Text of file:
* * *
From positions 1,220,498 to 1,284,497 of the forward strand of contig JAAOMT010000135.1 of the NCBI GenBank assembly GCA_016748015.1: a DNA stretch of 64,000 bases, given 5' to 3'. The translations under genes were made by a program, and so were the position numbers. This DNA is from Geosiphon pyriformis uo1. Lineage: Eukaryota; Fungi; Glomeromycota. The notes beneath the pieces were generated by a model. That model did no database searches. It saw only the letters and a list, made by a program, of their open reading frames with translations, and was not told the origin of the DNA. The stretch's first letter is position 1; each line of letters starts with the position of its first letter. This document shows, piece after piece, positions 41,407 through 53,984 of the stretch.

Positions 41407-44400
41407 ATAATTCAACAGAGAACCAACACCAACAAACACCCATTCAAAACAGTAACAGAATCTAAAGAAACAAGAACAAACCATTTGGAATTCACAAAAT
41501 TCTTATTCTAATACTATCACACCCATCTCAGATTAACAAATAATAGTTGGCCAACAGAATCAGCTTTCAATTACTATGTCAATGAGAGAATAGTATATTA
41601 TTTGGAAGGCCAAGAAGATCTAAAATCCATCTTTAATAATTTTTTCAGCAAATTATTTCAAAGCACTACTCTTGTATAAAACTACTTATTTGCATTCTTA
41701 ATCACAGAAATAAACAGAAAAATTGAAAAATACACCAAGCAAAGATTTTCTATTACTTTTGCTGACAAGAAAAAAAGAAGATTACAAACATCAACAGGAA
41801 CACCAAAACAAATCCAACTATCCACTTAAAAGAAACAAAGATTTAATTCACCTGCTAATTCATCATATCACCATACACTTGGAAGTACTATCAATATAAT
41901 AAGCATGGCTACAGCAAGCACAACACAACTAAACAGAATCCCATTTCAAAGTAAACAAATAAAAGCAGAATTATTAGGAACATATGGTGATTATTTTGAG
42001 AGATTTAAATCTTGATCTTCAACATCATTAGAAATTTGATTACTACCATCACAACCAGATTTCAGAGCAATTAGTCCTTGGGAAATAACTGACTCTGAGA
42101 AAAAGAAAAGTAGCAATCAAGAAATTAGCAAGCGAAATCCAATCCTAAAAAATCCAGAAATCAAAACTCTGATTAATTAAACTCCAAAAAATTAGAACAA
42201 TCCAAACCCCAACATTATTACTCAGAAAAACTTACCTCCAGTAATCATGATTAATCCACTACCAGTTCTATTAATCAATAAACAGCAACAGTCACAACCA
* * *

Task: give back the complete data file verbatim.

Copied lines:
From positions 1,220,498 to 1,284,497 of the forward strand of contig JAAOMT010000135.1 of the NCBI GenBank assembly GCA_016748015.1: a DNA stretch of 64,000 bases, given 5' to 3'. The translations under genes were made by a program, and so were the position numbers. This DNA is from Geosiphon pyriformis uo1. Lineage: Eukaryota; Fungi; Glomeromycota. The notes beneath the pieces were generated by a model. That model did no database searches. It saw only the letters and a list, made by a program, of their open reading frames with translations, and was not told the origin of the DNA. The stretch's first letter is position 1; each line of letters starts with the position of its first letter. This document shows, piece after piece, positions 41,407 through 53,984 of the stretch.

Positions 41407-44400
41407 ATAATTCAACAGAGAACCAACACCAACAAACACCCATTCAAAACAGTAACAGAATCTAAAGAAACAAGAACAAACCATTTGGAATTCACAAAAT
41501 TCTTATTCTAATACTATCACACCCATCTCAGATTAACAAATAATAGTTGGCCAACAGAATCAGCTTTCAATTACTATGTCAATGAGAGAATAGTATATTA
41601 TTTGGAAGGCCAAGAAGATCTAAAATCCATCTTTAATAATTTTTTCAGCAAATTATTTCAAAGCACTACTCTTGTATAAAACTACTTATTTGCATTCTTA
41701 ATCACAGAAATAAACAGAAAAATTGAAAAATACACCAAGCAAAGATTTTCTATTACTTTTGCTGACAAGAAAAAAAGAAGATTACAAACATCAACAGGAA
41801 CACCAAAACAAATCCAACTATCCACTTAAAAGAAACAAAGATTTAATTCACCTGCTAATTCATCATATCACCATACACTTGGAAGTACTATCAATATAAT
41901 AAGCATGGCTACAGCAAGCACAACACAACTAAACAGAATCCCATTTCAAAGTAAACAAATAAAAGCAGAATTATTAGGAACATATGGTGATTATTTTGAG
42001 AGATTTAAATCTTGATCTTCAACATCATTAGAAATTTGATTACTACCATCACAACCAGATTTCAGAGCAATTAGTCCTTGGGAAATAACTGACTCTGAGA
42101 AAAAGAAAAGTAGCAATCAAGAAATTAGCAAGCGAAATCCAATCCTAAAAAATCCAGAAATCAAAACTCTGATTAATTAAACTCCAAAAAATTAGAACAA
42201 TCCAAACCCCAACATTATTACTCAGAAAAACTTACCTCCAGTAATCATGATTAATCCACTACCAGTTCTATTAATCAATAAACAGCAACAGTCACAACCA